The Perfect Pitch: How to Curate an Effective Portfolio for a Data Scientist Job


Your portfolio can be the first chance to get you noticed bya potential employer. What makes it perfect is to get the right skills in the right place.

There’s no clear-cut formula in getting your data scientist portfolio right, but there are certainly a few pointers you might need to consider.

Ultimately, the idea of optimizing your portfolio is to draw the attention of the employers looking to hire. Remember, the companies want to see whether you’re good enough as mentioned in your resume. They want to know whether you have everything it takes to earn a data scientist job at their firm. They need to be sure.

A data scientist CV or portfolio should always be unique with the corresponding organization he or she is looking to interview with.

To get this right, we will explain what an individual needs to add in their CVs.

We’ve compiled what employers expect to see in your data scientist CV

  • Remember to place the right set of skills first

You can list the set of relevant skills right at the top of your IT resume, this saves the employers time of scanning it through the complete document. However, it should be mentioned in a way it catches the attention of the employer.

Avoid using bullet listing. This may just eat up space on your resume. Try to highlight it differently, ask the designer to design it in a way it saves space, and list them in a single sentence.

For example,


Data science, R, Python, data analysis, statistics, predictive analysis, machine learning, artificial neural networks.

Ensure you have the most important skills mentioned at the start and move to the least impressive skill. Don’t forget to mention the skill level – beginner, intermediate, or expert along with the skills.

Takeaway – Listing the skills at the top gives the employer an idea of whether they’re hiring the right candidate for the job.

  • Do not list your non-technical skills, but explain

If you’re applying for a data scientist career, it is recommended to explain the skills and not present the skills in the listicle. We’ve come across many resumes and CVs of data scientists where their non-technical skills were highlighted in bullet points. This is a mistake, you mustelaborateon them.

For example, “verbal communication.” What does this explain your skills to the reader? Don’t you think the hiring manager will be confused?

Instead, try and follow the below examples.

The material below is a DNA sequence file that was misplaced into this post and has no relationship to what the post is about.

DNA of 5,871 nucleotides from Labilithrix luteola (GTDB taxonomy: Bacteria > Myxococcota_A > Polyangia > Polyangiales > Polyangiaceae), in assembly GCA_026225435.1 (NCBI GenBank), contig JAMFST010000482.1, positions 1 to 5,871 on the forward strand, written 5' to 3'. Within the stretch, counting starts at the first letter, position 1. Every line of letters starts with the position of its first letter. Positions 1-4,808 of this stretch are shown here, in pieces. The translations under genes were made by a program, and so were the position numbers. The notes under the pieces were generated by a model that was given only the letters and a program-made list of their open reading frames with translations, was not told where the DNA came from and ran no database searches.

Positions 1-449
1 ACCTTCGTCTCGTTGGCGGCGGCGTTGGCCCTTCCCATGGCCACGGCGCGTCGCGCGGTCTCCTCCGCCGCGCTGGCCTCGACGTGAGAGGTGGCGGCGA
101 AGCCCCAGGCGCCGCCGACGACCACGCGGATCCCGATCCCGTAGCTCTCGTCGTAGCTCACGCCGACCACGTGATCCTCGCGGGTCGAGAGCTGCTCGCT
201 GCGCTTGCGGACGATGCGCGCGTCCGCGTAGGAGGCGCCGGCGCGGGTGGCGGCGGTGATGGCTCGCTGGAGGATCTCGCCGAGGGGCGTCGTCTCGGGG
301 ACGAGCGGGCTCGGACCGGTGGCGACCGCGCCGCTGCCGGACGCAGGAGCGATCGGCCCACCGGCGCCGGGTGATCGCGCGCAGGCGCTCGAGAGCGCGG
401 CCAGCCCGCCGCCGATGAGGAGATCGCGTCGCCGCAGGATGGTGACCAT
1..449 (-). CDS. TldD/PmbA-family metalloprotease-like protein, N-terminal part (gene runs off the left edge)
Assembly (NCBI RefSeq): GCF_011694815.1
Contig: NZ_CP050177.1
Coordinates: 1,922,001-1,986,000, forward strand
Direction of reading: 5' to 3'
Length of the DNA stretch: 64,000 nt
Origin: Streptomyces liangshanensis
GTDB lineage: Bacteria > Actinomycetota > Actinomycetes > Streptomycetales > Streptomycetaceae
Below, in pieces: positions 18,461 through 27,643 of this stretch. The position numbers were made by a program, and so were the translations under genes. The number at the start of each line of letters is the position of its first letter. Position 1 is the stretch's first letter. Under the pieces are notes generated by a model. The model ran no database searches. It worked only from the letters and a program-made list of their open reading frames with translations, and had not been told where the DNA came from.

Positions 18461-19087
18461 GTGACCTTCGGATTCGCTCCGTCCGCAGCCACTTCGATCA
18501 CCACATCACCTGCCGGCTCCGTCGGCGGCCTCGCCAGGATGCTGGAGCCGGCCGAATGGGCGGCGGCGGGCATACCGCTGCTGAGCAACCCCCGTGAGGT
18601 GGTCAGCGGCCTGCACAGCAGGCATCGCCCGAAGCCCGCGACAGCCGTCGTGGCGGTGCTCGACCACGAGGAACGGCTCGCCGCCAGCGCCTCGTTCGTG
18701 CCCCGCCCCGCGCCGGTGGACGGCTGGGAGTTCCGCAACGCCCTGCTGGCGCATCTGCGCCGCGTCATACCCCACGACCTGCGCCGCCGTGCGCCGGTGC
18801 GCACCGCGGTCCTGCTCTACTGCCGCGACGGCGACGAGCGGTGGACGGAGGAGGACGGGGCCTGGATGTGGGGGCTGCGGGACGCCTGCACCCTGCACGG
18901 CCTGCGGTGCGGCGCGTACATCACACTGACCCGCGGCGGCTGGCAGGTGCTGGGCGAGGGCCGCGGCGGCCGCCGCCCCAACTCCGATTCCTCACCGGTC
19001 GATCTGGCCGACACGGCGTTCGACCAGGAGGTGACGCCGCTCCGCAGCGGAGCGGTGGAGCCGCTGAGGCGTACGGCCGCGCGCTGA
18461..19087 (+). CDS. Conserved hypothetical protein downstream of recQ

Non-technical skills Description
Storytelling Demonstrated the results of data analysis through data visualization presentations. This makes it easy for customers to understand the results.


Verbal communication Conducted weekly meetings with clients and updated the status of every ongoing project.


Adaptability Managed both data visualization projects while working on machine learning to distinguish problems.


Doesn’t this look much appealing?

Communication and teamwork are among the crucial non-tech skills a data scientist must possess.

A 2019 report by the State of Data Science says, nearly 60 percent of data scientists either work in a team of five people or more.

Do not make the mistake of writing skills without explaining.

  • A concise and detailed overview of your achievements

This section is another critical aspect you need to be careful about. This is the section where you need the “show” and not the “tell” part a potential employer needs to know about you.

Before they could break the question of understanding what your flaws are, impress them with your strengths.

Here’s how you can divert their attention:

  • Use numbers – numbers tend to gain a lot of attraction to the employers. This helps demonstrate your impact in a better way.
  • For every achievement, use a single sentence – your CV should be complete on one page, therefore try limiting your achievements in one-liners.
  • Mention only relevant achievements – focus on data science achievements. E.g. Helped the students with their data science dissertation to improve their academic skills.

Remember getting through an interview for a data scientist job is no joke. A great CV and portfolio make an impact.

  • Ensure you have the right keywords that match the job description

Even data science employers use keywords in job descriptions. The data science industry generally uses certifications, technologies, name of the skill, and qualification in their job description.

Job postings and requirements are stuffed with keywords relevant to the employer. This means if you’re applying for a data scientist job you need to make sure you use the right keywords.

Note:Make sure not to stuff your portfolio with keywords.


To sum it up, a data scientist CV/portfolio does not need to be flashy or fancy. You just need to present it in a way it impresses the employer at the first glance itself. If you manage to do this, you’re halfway there.

The right CV could determine your next job!